At the opposite end of the quilt scale comes the following miniature  star quilt  made from tiny scraps of my favourite Liberty Lawns,  and Laura Ashley,  Designers Guild  and Souleiado cottons. The border is a particularly much loved scrap of a Liberty sweet pea print. The tiny roses on a nearly black background was one of Laura Ashley’s best. As well as the background, it came in yellow, pink and a very useful mushroom colour. I had some of them all. Today a few scraps remain and, as tiny remnants call for tiny quilts, I think  I shall have to make more miniature quilts. The rose pink squares with the tiny leaf print are Souleiado. For a few years there was a shop selling Souleiado fabrics on the Fulham Road. I don’t know whether they had a particularly good range then, but I have never again seen my favourite fabrics on sale in their Paris shop (which may no longer be there) or on the internet.   This quilt measures about 18cm by 20 cm (7″ by 8″). Each square was 1 cm before being sewn over papers. The photograph below is half the actual size.

Miniature Star Quilt: mainly in Liberty Lawn.
Hand pieced and hand quilted. (Half the actual size.)

When daughter No 1 got married we decorated the marquee for the reception with 6 large quilts, including the 8 pointed star quilt. As I felt that speech-making  should no longer be a solely male concern, I said a few words about why we had a marquee full of quilts and what some of them meant to us. Rather like Steven Poliakoff’s thought-provoking film ‘Shooting the Past’ which told the story of past lives in photographs, I realised you could tell her life story in fabrics.   There were the baby nightdresses and smocks, the dress worn to her first day at nursery school, summer frocks, winter skirts, dresses school photos were taken in, dresses for parties, dresses for family celebrations, dresses recreated as dolls’ dresses, teddy’s dresses, and even the dress we once tried on the cat. Then there were fabrics from my maternity dresses, fabrics used in Miss Lorraine’s ballet shows, bedroom curtains and former duvet covers, fabric bought for school projects and even the old curtains (very beautiful where not faded by the sun) from a friend’s seaside cottage where we spent many sandy, sunny, silly summers. And I’ve left lots out. Suddenly, all those thousands of pounds we didn’t spend on flowers made sense. The quilts were not decoration but biography and their presence at the reception added to not only her story but theirs.  We have so bamboozled my son-in-law (a political journalist) with our love of fabrics, and especially Liberty fabrics, that at times it has seemed to verge on brainwashing.  Once, at a party he was introduced to someone who said she worked for Liberty. “Oh,we love that shop”, the dear innocent said. “No, not that Liberty. I mean the human rights organisation run by Shami Chakrabarti” came the surprised reply. Ooops.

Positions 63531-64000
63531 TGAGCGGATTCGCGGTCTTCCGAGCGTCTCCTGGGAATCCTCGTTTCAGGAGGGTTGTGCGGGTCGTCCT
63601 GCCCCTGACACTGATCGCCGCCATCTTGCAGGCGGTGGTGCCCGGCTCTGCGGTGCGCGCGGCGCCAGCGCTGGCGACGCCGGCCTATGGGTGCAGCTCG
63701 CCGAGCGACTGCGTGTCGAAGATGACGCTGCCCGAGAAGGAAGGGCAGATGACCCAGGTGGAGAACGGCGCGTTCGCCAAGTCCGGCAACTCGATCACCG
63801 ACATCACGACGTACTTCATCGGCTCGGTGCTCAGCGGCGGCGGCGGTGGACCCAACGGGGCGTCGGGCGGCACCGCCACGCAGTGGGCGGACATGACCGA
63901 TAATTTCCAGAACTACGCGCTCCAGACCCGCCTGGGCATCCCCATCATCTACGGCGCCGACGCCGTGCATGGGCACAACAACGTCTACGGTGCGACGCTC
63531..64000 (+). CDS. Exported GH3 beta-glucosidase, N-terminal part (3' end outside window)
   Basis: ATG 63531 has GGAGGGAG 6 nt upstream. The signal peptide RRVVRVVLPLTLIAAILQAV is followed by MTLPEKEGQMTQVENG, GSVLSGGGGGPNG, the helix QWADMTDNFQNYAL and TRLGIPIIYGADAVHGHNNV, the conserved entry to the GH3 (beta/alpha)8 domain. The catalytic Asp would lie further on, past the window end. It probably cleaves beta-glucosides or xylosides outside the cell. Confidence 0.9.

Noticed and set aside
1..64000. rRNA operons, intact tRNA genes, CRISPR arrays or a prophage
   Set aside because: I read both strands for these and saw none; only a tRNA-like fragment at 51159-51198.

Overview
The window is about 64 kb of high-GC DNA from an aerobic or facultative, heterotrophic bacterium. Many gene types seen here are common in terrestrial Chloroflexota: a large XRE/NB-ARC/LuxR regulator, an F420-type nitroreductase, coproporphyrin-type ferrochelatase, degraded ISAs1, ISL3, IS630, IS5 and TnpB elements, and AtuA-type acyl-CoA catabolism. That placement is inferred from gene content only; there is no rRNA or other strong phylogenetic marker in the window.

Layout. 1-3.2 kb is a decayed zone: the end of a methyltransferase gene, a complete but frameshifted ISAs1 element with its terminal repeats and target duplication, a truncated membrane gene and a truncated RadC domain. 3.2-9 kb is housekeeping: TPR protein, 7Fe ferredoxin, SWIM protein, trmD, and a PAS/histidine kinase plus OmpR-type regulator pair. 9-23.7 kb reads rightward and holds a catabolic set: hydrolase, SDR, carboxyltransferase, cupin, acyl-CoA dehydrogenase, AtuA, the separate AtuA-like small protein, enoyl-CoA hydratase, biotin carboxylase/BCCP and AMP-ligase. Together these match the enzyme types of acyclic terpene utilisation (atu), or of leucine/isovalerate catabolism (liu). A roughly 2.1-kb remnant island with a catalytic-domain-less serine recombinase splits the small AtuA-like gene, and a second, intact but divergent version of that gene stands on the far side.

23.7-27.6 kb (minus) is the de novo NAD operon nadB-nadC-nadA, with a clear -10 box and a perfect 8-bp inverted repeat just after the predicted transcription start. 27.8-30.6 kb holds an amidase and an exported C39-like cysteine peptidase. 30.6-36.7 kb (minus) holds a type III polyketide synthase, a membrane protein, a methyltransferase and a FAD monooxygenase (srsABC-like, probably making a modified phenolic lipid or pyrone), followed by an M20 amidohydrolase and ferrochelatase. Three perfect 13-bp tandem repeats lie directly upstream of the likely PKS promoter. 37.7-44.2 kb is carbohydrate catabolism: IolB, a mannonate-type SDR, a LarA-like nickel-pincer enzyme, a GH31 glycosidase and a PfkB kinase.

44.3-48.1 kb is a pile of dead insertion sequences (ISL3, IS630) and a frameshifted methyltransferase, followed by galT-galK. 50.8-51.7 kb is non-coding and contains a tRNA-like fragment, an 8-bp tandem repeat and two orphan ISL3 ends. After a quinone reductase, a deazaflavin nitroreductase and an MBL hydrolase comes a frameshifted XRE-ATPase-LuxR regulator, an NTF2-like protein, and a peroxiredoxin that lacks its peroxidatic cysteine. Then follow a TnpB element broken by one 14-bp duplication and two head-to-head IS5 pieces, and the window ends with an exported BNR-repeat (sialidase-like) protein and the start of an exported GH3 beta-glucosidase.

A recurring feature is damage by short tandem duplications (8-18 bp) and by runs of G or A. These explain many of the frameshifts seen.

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2 Comments

  1. Jo
    Posted March 25, 2016 at 6:58 pm | Permalink

    Really interested to see this. I have just unearthed a stack of viyella factory offcuts from the 1960s/70s and wondered if they would work in a quilt. Now I can see that they will!

    • Mary Addison
      Posted March 26, 2016 at 4:25 pm | Permalink

      Yes they will work well but if the quilt’s for a much used bed, viyella seems to wear out a bit quicker than cotton.